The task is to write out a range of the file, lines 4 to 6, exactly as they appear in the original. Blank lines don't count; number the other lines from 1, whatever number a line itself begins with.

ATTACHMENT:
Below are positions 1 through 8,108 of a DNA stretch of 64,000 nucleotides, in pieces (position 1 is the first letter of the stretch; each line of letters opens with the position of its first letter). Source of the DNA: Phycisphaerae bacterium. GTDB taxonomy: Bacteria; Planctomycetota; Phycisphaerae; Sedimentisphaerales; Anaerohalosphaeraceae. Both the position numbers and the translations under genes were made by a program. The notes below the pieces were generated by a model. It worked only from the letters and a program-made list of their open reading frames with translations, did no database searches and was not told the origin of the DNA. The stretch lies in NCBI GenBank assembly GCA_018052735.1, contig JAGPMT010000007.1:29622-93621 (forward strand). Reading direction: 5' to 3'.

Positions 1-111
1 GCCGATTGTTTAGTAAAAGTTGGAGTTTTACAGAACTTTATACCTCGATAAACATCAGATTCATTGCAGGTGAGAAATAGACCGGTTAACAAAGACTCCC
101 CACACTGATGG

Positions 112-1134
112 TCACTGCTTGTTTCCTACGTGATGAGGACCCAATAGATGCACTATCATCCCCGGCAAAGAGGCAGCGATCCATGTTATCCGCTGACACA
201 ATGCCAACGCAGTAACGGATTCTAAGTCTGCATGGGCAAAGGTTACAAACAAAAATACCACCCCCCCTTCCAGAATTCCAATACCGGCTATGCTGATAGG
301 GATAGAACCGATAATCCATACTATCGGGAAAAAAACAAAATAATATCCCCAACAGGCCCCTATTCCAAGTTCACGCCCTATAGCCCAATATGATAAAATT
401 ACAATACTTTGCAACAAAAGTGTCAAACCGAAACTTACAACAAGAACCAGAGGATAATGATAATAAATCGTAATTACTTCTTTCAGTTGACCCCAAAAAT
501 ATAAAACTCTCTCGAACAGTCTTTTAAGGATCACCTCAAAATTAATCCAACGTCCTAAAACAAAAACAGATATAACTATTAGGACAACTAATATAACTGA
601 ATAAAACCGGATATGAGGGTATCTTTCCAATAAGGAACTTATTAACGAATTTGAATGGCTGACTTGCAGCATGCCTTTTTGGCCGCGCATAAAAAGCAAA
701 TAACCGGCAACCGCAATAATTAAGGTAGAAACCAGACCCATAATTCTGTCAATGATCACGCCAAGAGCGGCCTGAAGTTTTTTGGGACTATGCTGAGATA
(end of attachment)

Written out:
101 CACACTGATGG

Positions 112-1134
112 TCACTGCTTGTTTCCTACGTGATGAGGACCCAATAGATGCACTATCATCCCCGGCAAAGAGGCAGCGATCCATGTTATCCGCTGACACA